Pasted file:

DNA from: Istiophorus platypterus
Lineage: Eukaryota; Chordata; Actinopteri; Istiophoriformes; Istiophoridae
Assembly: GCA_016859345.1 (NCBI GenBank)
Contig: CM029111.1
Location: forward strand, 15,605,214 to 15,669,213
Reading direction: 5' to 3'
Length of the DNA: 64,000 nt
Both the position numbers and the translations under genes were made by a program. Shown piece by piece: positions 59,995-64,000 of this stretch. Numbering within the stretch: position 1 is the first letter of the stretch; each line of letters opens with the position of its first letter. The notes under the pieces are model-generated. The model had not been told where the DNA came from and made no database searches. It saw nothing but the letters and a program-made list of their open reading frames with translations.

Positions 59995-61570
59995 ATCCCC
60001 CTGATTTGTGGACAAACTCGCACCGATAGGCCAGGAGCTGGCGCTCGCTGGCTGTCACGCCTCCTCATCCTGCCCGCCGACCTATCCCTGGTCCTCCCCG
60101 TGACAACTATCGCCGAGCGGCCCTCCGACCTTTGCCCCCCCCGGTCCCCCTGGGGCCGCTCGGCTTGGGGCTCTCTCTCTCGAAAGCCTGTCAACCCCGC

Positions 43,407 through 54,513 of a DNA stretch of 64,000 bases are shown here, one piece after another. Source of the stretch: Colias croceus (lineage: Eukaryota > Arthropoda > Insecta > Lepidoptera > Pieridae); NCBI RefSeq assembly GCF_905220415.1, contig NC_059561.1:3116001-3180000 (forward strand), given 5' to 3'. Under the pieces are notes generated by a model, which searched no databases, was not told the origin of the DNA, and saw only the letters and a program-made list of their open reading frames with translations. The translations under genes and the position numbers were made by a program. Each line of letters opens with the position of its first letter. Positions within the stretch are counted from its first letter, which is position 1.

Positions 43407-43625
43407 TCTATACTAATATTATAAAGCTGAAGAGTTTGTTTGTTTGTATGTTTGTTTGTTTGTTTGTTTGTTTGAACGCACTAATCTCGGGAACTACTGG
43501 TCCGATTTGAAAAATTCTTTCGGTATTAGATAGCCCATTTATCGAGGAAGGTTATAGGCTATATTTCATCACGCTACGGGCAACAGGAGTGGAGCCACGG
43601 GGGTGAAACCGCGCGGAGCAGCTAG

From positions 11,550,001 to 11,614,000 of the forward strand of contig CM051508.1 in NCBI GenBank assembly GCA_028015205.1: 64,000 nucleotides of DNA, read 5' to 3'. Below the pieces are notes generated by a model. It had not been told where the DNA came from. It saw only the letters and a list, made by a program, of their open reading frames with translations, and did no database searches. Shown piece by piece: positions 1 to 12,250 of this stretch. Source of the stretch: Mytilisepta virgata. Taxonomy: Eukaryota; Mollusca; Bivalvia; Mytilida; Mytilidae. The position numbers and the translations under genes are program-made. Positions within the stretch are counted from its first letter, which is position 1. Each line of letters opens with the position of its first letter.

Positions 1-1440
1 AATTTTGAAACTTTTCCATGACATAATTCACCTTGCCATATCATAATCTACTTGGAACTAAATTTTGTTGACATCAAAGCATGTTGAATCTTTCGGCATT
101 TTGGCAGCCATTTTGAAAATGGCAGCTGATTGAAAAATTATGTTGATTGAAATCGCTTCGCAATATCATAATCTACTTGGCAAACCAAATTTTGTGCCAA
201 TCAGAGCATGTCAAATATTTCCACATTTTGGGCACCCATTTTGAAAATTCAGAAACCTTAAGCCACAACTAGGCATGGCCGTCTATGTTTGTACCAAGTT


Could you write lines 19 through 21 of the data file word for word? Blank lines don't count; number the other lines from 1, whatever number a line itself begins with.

Positions 1-1440
1 AATTTTGAAACTTTTCCATGACATAATTCACCTTGCCATATCATAATCTACTTGGAACTAAATTTTGTTGACATCAAAGCATGTTGAATCTTTCGGCATT
101 TTGGCAGCCATTTTGAAAATGGCAGCTGATTGAAAAATTATGTTGATTGAAATCGCTTCGCAATATCATAATCTACTTGGCAAACCAAATTTTGTGCCAA